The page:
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Config Cisco Switch

Posted on 2009-05-06
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Last Modified: 2012-05-06
If I look in a Cisco switch I see the config.txt file. Every time I save the running config (copy r s or write) then the config.txt is updated with the current timestamp. I thought that when I save a running config it saves in the nvram of the switch and not in the flash memory. However when I look in a router then I can't see a config.txt. So how is this possible? Thnx in advance.
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Question by:emieldmz
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by:vadirajj
ID: 24312826
what is the question , please share details of the Swith an router models
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by:emieldmz
ID: 24312930
I have tried it on a 3560 swtich and 1841 router. The question is why does the switch save the config to config.txt and the router doesn't. They both have nvram.
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by:cnjuguna
ID: 24313159
Note that with Cisco L2 switches configs are written to memory and nvram at the same time. The running config and startup-config are the same always.  See this blog:

http://tech-on-tech.blogspot.com/2007/04/cisco-tip-saving-configuration-changes_01.html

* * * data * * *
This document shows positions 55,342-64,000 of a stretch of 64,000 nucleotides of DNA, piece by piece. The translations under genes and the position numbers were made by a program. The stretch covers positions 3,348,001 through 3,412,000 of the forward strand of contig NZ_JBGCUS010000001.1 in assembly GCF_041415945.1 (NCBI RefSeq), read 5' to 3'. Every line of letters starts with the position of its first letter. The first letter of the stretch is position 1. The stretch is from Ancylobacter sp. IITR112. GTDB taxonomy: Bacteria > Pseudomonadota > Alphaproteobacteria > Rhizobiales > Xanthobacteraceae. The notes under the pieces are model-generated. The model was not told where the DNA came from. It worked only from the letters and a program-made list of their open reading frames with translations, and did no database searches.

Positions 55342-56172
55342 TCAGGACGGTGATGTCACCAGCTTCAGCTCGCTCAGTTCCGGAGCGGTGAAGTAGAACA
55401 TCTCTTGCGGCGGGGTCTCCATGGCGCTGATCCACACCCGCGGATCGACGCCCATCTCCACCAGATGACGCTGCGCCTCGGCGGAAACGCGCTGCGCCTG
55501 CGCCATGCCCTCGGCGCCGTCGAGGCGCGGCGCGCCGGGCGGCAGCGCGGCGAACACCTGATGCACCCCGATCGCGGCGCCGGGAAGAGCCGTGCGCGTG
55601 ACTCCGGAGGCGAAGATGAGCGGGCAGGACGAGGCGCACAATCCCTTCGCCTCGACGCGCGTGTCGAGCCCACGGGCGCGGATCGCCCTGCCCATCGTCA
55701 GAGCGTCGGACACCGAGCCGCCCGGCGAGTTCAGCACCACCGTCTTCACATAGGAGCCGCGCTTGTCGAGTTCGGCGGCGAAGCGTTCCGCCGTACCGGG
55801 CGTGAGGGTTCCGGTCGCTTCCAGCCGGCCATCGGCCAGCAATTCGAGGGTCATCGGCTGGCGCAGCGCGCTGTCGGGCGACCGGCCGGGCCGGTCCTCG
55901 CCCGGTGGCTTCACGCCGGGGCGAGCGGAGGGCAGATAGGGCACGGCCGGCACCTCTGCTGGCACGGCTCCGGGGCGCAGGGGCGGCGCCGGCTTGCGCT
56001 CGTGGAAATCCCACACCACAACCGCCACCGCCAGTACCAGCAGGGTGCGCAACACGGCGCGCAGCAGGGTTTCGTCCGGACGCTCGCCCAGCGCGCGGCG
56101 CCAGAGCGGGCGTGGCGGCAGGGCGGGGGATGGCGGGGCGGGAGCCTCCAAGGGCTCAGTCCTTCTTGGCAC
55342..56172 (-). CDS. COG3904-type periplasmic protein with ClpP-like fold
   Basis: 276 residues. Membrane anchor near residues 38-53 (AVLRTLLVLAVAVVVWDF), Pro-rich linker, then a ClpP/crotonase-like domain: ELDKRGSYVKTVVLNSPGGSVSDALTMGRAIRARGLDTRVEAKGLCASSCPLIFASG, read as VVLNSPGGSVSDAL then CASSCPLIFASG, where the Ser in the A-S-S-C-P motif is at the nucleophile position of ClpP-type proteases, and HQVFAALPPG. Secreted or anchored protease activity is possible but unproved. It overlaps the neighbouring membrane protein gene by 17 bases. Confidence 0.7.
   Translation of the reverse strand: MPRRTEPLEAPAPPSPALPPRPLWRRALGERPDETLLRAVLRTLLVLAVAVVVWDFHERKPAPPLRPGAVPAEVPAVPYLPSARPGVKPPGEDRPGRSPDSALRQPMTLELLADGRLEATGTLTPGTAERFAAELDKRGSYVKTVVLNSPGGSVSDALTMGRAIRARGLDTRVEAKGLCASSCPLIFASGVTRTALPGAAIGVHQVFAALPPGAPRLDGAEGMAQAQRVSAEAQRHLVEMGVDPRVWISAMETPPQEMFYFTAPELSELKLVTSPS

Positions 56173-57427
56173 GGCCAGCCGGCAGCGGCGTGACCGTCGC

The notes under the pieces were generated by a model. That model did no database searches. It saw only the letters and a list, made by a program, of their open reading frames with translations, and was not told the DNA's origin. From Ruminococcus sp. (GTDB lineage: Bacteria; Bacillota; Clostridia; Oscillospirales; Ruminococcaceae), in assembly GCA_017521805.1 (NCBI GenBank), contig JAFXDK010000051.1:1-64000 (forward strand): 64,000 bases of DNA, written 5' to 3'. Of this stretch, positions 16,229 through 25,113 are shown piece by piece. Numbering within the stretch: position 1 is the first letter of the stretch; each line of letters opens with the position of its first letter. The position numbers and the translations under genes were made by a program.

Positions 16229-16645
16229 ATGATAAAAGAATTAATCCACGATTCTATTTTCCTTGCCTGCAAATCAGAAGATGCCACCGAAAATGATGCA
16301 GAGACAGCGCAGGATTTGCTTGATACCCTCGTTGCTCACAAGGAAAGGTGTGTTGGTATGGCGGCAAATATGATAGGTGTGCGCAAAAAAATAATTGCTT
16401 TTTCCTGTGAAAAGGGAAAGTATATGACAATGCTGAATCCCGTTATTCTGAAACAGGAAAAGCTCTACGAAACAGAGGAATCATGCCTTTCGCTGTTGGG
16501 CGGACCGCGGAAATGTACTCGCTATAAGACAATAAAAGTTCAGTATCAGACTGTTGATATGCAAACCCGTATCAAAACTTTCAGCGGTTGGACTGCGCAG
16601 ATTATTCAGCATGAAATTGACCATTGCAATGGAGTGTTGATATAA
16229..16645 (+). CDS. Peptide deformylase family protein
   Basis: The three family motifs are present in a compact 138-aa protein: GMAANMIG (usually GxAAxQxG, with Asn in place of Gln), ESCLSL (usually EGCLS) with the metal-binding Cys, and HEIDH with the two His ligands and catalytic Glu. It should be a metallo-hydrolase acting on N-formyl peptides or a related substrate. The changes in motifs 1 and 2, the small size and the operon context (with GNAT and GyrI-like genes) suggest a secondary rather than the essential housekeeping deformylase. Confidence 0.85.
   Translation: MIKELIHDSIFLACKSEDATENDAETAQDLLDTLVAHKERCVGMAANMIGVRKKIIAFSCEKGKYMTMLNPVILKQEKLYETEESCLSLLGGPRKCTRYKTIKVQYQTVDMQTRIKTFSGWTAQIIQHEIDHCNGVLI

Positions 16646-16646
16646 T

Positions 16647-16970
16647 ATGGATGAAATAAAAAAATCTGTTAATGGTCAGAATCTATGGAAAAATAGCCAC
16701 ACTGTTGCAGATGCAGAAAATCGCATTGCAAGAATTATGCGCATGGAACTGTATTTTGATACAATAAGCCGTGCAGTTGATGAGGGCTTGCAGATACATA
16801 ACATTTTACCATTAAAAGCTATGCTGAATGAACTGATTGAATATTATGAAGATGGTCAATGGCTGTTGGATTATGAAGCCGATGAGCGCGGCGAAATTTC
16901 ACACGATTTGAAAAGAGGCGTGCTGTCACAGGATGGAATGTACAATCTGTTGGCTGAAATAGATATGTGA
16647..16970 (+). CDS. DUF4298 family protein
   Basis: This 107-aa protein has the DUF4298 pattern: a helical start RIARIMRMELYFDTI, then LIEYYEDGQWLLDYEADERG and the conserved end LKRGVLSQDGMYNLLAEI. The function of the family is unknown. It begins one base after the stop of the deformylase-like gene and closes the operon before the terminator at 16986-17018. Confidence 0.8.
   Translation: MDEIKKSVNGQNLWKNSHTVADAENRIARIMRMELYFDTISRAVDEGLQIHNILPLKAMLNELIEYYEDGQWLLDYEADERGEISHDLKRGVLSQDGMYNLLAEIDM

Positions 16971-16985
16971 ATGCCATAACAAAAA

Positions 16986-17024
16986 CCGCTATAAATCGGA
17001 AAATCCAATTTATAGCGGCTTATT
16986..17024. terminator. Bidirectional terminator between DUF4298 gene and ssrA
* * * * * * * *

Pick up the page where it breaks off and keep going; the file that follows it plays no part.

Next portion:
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by:emieldmz
ID: 24313182
Can you tell me what the reason is that the Switch does saves it 2 times and the Router only once to nvram?
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Don Johnston earned 2000 total points
ID: 24313430
>Note that with Cisco L2 switches configs are written to memory and nvram at the same time. The running config and startup-config are the same always.  See this blog:

This is only true on CatOS switches. IOS switches do NOT automatically save the config running-config to startup-config.

As for why the file in flash, some platforms don't save the config in NVRAM. Instead, it is saved to flash. It's the same command (copy run start) but it goes to flash instead of NVRAM.
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by:Aaron Street
ID: 24325178
intresting,

Don, do you have a link to this information about where the fiels get saved.

I know on some switchs when you do a "DIR" for cirtian file systems you get a almulgation of seperate file systems.

also does any one know the difference between a

write commands
and the copy run start?

is this a throw back from them both. where copy run start. copies the data to the nvram

where as write copied the config to the flash memory.

so now both commands copy the running config to both the nvram and the flash.

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by:Don Johnston
ID: 24330800
No.

Most platforms today are saving the config in flash.

"write memory" is the "legacy" version of "copy running-config startup-config". They perform the exact same function. Cisco has been saying they will discontinue the write commands for years but they're still around.


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